The #1 Christmas Gift to Give

One Christmas Gift

Give this Christmas Gift to everyone on your list.

One hundred and seventy-one years ago, the Christmas spirit was reborn in the form of a book.

A Scrooge might say, “Bah, humbug, that story just fueled the commercialization of the holidays,” but this book brought us something much more important than just timeless entertainment or a reason to pack shopping mall parking lots.

The story popularized the phrase, “Merry Christmas”, and the New York Times wrote in a glowing review that the book brought the “old Christmas … of bygone centuries and remote manor houses, into the living rooms of the poor of today“.

It has influenced nearly every major Christmas story told, from Frank Capra’s It’s a Wonderful Life to Dr. Seuss’s How the Grinch Stole Christmas! Movie versions have featured some of our favorite characters and actors, from Bill Murray to Kermit the Frog to Mickey Mouse.

Most importantly, this classic taught us how to give again, from the heart, and not just with money or merchandise.

… it’s a Charles Dickens’ A Christmas Carol, if you hadn’t guessed. (Fun factL Dickens wrote the book in only six weeks thanks to this morning routine.)

Not only is the book a wonderful read, but there’s an incredible backstory about it that you probably don’t know.

The story of how this book came to be requires us to go back to 1824 when the future author was just 12 years old. The boy’s father was imprisoned, leaving his young son to take on a spell of child labor in a dirty old factory near London. Forced to sell his collection of books and leave school, this humiliating experience devastated the boy and left a great scar on his soul. There was some good that came of this hardship, however. The absence of his father led the boy to greater awareness of the social injustice that plagued Britain at the time.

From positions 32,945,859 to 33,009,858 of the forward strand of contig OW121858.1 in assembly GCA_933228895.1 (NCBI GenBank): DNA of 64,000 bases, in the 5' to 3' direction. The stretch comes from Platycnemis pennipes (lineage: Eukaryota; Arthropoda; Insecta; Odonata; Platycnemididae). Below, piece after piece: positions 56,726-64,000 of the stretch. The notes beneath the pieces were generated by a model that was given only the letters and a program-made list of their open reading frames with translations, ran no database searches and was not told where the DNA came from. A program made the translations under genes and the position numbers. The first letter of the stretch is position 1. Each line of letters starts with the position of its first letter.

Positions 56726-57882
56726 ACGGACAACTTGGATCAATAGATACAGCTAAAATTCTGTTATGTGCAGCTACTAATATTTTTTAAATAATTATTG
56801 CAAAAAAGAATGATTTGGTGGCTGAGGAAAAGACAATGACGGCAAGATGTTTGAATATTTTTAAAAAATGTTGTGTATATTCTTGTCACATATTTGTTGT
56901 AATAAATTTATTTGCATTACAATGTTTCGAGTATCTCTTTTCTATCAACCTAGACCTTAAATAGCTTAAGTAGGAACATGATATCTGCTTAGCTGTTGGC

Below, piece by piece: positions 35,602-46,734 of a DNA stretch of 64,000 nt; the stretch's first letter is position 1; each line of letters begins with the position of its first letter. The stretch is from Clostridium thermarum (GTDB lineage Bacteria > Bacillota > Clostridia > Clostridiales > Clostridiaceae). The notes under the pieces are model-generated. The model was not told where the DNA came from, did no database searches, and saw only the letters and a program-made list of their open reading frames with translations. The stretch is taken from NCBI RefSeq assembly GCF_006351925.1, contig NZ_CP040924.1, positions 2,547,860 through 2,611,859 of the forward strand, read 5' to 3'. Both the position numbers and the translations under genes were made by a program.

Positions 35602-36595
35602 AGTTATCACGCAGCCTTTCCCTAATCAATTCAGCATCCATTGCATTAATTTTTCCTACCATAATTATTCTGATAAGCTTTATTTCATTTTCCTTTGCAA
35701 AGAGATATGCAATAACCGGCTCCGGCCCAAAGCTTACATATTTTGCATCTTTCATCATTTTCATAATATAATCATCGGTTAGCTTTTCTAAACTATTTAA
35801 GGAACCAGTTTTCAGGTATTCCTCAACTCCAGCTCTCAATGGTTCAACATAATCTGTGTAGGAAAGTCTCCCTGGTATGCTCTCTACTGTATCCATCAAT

These experiences undoubtedly laid the foundation for the characters of Tiny Tim, Bob Cratchit, and the once-miserly-and-then-transformed Ebeneezer Scrooge. Some historians believe that Scrooge represents the love-and-despair that the author felt towards his father, a classic character dilemma seen in stories from East of Eden to Star Wars.

Amazingly, Dickens finished the book in just six weeks and it was published on December 19, 1843, just in time for Christmas. While it brought Dickens great fame and contributed to his legacy, he didn’t earn much money from A Christmas Carol because he negotiated a bad publishing deal.

The story, as you know, is about a bitter old man by the name of Ebeneezer Scrooge. It begins on Christmas Eve in the setting of Scrooge’s small business in England. It’s there where we meet his employee, the loyal family man, Bob Cratchit, who tries to negotiate with Scrooge for time off on Christmas Day. “Bah, Humbug”, is Scrooge’s response. The old man cares not for Christmas or family or time away from work.